US suspends aid to Malawi after killings
- 26 July 2011
- From the section Africa
The US has suspended a $350m (£213m) aid package to Malawi after the security forces were accused of killing anti-government protesters last week.
A US government agency, the Millennium Challenge Corporation (MCC), said the money was to have been spent on developing Malawi's power sector.
But it had suspended the aid because it was "deeply upset" by the deaths of 19 people during the demonstrations.
The nationwide protests were against the rising cost of living in Malawi.
President Bingu wa Mutharika accused the protesters of committing treason and deployed the army and riot police in three cities - the capital, Lilongwe, the biggest city, Blantyre, and Mzuzu in the north.
Civil groups accused the security forces of opening fire on protesters.
They said bystanders were among the people shot dead.
Officials said about 500 people had been arrested over the protests.
More than 250 of them appeared in courts around the country on Tuesday on charges of arson, looting and theft, the BBC's Raphael Tenthani in Blantyre says.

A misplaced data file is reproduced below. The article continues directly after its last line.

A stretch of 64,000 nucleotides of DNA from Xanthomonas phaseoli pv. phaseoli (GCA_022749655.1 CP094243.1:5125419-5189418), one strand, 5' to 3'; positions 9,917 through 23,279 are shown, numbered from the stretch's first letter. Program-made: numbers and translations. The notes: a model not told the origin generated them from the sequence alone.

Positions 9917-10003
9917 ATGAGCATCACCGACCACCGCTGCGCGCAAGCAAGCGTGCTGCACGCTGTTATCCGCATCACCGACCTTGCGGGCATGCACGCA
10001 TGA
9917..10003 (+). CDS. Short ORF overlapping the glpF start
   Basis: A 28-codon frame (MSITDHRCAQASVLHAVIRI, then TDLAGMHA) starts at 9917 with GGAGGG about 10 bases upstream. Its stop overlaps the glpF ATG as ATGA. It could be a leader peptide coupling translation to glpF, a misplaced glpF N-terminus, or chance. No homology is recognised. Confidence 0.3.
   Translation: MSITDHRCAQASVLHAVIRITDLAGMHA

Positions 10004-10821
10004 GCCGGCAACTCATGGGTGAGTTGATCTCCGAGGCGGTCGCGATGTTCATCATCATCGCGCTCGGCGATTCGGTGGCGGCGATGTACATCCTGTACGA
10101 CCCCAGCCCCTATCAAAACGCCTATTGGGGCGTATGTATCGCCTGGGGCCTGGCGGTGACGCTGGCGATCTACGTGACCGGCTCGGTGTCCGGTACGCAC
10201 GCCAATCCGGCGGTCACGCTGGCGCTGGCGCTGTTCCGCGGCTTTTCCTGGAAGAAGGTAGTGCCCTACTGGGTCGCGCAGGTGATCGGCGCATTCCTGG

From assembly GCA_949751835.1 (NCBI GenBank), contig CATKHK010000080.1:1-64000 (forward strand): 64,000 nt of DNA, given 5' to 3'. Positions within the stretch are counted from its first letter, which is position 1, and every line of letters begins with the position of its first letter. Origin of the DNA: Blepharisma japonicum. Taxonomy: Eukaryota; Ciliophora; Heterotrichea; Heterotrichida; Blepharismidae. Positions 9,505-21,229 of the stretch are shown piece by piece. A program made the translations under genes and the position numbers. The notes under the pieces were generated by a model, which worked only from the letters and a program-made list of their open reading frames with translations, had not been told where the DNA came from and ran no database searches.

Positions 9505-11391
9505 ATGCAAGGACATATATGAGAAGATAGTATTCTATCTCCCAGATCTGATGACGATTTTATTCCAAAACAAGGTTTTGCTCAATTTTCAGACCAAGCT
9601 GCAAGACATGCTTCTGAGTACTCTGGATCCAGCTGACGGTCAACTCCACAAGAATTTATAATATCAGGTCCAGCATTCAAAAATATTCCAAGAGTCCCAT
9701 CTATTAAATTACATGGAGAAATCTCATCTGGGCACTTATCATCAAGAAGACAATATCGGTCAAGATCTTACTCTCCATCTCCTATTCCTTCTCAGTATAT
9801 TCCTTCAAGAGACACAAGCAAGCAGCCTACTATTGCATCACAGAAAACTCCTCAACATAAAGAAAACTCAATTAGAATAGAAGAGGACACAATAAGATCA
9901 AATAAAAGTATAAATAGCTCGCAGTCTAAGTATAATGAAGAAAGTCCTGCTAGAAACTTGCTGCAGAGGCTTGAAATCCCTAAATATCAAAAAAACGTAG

Police spokesman John Namalenga said those who appeared in court in Lilongwe had been refused bail.
"These were mostly those we arrested when they went on a looting spree," he said.
Several businesses of people allied with Mr Mutharika were looted during the protests, our reporter says.
The MCC said its aid package - agreed with the government in April - would have reduced power cuts.
Nearly six million people would have benefited, it said.
But it had been forced to put the project on hold because of the violence.
"At the core of an MCC partnership is the expectation that countries maintain a commitment to political pluralism, human rights, and the rule of law," it said in a statement.
Earlier this month, the UK cut aid to Malawi after accusing the government of handling the economy badly.
Mr Mutharika's government recently passed an austerity budget, raising taxes to reduce dependence on aid.
Civil groups which called the protests accuse him of becoming increasingly autocratic and plunging Malawi into its worst economic crisis independence 47 years ago.
Malawi faces acute shortages of electricity, fuel and foreign currency.
An estimated 75% of its population live on less than $1 a day.